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Changing Minds in Middle Eastern Culture

Changing Minds in Middle Eastern Culture

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Karolin Marakool is an unlikely candidate to lead the way for women in ministry. Her Iranian Assyrian culture dictates that females and young adults remain quietly in the background. Yet the outspoken 34-year-old woman is at the forefront of what God is doing in Southern California’s Persian Christian Church.

Marakool was one of the first Iranian women to become an Assemblies of God minister, a pursuit that raised eyebrows from the beginning.

“When people heard I was studying theology, that was OK — with the big check mark that I shouldn’t expect anything from it,” Marakool says. “In Middle Eastern churches, the idea of a woman having any kind of pastoral title was absurd. There was a lot of pushback when it came to even thinking about getting credentials.”

However, by the time Marakool completed the process, she experienced what she considers a miracle.

“All of a sudden, I saw God working in the lives of the people around me,” Marakool says. “By the time I was on my last book, I was receiving encouragement to finish my studies. Instead of being pushed back, I was getting pulled up.”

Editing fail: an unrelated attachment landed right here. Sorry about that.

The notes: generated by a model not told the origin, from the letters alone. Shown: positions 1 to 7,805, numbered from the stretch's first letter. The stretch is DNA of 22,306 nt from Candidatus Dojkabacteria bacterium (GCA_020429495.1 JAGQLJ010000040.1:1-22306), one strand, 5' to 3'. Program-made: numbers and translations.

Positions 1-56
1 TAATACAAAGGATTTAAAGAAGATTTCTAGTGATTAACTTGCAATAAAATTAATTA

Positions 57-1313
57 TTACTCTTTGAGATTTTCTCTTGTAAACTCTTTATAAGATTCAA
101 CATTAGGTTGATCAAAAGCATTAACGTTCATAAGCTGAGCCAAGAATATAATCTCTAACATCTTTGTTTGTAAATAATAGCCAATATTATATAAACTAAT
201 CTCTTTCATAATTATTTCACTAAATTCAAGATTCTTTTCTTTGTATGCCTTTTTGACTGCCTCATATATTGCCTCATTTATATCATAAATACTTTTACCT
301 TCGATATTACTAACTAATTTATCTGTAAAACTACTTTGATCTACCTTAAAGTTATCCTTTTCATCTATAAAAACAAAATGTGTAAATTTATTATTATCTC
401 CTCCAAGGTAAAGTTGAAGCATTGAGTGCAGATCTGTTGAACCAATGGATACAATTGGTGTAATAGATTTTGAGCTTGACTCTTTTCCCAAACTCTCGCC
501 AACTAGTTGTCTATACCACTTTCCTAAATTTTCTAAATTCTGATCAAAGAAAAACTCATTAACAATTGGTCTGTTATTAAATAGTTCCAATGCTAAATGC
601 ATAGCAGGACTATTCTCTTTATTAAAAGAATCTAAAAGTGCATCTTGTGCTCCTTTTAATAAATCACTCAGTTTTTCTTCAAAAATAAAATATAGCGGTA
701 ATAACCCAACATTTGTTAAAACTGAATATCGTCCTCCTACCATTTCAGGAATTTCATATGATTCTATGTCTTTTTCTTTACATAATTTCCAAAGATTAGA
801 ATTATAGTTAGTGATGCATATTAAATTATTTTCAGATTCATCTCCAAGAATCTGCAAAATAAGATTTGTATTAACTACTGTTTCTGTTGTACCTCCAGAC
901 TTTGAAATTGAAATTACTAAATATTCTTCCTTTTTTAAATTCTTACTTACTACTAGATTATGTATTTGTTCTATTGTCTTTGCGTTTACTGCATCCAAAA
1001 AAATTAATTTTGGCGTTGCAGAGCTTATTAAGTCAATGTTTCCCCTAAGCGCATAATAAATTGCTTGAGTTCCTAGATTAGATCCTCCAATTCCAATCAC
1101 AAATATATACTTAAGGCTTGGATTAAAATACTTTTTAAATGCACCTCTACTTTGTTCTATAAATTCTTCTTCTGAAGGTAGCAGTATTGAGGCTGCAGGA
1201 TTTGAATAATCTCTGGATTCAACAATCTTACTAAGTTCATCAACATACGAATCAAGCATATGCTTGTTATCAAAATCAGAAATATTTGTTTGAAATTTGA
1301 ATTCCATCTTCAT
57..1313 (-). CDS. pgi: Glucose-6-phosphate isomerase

Marakool now serves as associate pastor of the Persian Christian Church in Irvine and the San Fernando Valley, a position she has held since July 2013.

“God had a plan to transform and bring about a whole new way of thinking for our society — to not only accept women who have a calling, but also younger people,” Marakool says.

Marakool, who grew up in Australia after her family fled Iran when she was a toddler, is one of only two AG-credentialed Iranian women worldwide. The other, Rhoda Nazanin, is also an associate pastor at the Persian Christian Church. (Nazanin holds the distinction of being the first Iranian woman to receive AG credentials, while Marakool was the first to become a licensed AG minister.) These leaders are helping pave the way for women of Middle Eastern descent to proclaim the gospel in their communities.

The Persian Christian Church established a Global University study center called Ignite College in 2010 with Marakool and Nazanin as the first students. Ignite now has 12 students enrolled, six of whom are Persian women pursuing credentials. The courses are for English speakers, but in the coming months, PCC is also preparing to launch classes in Farsi, a language widely spoken in Iran, Afghanistan, and parts of Armenia and Turkey. Marakool says 10 women are set to enroll in the Farsi classes, and at least six of them plan to pursue ministry credentials.

“This would have never happened 40 years ago,” Marakool says. “What has happened in the last three years alone has broken down walls that have been fixed for centuries.”

Marakool says when the church asked her and Nazanin to help perform water baptisms in 2013, she knew the culture had reached a turning point in its growing acceptance of women in ministry.

“That was the first time a female has been involved in any baptism in the Iranian community,” Marakool says. “It was really a spectacular thing. When I think about what God is doing with women in the Middle Eastern community, it is mind blowing.”

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